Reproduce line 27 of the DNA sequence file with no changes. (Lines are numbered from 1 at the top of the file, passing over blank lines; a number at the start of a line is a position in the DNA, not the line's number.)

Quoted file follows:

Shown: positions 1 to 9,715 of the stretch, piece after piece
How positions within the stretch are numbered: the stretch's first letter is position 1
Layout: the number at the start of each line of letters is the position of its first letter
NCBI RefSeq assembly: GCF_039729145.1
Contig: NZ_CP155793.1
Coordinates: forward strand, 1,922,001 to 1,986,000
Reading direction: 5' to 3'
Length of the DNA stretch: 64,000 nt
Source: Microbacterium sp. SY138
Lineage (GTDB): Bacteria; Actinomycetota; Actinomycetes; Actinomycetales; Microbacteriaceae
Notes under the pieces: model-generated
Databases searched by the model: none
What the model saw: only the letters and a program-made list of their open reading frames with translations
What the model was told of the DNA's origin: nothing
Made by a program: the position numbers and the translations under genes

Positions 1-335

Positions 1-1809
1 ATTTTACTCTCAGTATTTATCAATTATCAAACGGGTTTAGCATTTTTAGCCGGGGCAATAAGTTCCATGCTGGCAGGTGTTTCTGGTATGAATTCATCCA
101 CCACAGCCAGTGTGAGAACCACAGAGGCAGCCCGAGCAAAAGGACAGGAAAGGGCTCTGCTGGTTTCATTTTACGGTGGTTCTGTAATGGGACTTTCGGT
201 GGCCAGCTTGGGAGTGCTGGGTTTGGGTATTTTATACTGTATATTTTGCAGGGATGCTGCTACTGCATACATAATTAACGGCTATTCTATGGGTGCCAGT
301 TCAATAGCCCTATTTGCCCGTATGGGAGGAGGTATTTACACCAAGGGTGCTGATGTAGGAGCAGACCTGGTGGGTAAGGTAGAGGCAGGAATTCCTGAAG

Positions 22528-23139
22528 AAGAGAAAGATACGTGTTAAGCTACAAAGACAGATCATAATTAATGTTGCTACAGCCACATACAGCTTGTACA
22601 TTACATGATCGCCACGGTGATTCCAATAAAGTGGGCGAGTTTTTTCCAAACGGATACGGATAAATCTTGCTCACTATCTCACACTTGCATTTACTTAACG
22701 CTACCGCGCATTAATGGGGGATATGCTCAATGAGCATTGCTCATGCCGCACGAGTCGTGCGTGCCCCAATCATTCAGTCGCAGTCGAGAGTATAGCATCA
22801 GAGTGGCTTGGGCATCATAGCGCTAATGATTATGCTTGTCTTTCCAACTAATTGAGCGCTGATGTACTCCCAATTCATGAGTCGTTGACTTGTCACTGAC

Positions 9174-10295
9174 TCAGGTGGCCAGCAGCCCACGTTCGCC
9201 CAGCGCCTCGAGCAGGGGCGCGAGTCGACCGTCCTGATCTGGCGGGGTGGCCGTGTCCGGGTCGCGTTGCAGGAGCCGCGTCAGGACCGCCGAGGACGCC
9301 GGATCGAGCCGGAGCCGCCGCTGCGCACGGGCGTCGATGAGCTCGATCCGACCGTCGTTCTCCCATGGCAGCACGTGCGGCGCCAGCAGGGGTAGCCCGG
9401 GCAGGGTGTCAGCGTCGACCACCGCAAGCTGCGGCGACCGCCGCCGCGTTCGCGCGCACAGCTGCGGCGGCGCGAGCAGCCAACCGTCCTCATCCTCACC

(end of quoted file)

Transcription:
Positions 9174-10295